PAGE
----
Reece (Lost Mountain: A Year in the Vanishing Wilderness, 2006) identifies and advocates a strain of American spirituality that values the philosophical wisdom of Jesus over his function as a savior.
The author assures us that he has found numerous precedents in American thought for a spirituality that merges the proven benefits of religious devotion with a more progressive social agenda, all while skipping the leaps of faith required to believe in the Resurrection and the Life Everlasting. Reece points to several revered thinkers, including Thomas Jefferson, Ralph Waldo Emerson, Walt Whitman and fellow Kentuckian Wendell Berry, who reject fundamentalism’s emphasis on the hereafter as destructive to the human spirit and to the environment, yet keep the radically compassionate message of Jesus intact. The kingdom of God is not in the afterlife, they believe, but all around us. This “good news” has its philosophical basis in the controversial Gospel of Thomas, which Reece claims as the most authentic representation of Jesus’ teachings. For the author, the search for an alternative to the dominant Puritan reading of the Gospels resulted from witnessing the devastating psychological effects of fundamentalism on his grandfather and father, both Baptist ministers. Reece’s grandfather found solace in a strict dualism of right and wrong, heaven and hell, whereas his father lost the struggle with feelings of doubt and depravity, eventually committing suicide. For the most part, Reece uses these autobiographical details as powerful illustrations, not expressive ends unto themselves—although his own story underlies the narrative throughout. Written with a scholar’s precision but in frank, readable prose, the book advances an optimistic, intellectual, environmentalist reclamation of sacred Christian beliefs and of Americans’ complex relationship with Jesus.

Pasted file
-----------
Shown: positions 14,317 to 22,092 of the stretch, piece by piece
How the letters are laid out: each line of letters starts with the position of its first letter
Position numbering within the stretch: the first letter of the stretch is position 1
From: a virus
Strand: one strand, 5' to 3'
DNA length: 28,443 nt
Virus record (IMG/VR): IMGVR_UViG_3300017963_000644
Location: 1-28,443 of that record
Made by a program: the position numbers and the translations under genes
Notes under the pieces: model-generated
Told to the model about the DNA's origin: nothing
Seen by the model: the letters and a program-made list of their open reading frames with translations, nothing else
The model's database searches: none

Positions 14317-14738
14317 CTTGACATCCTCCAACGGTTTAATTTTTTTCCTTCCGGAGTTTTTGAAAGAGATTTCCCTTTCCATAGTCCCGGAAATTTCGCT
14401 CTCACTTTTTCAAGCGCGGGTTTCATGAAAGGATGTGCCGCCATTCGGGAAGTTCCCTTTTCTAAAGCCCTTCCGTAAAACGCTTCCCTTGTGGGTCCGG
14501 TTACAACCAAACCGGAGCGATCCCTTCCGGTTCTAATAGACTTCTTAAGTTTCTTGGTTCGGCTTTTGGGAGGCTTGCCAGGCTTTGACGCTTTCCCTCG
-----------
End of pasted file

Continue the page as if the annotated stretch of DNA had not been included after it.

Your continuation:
Uplifting, heretical or irrelevant, depending on the reader’s religious beliefs.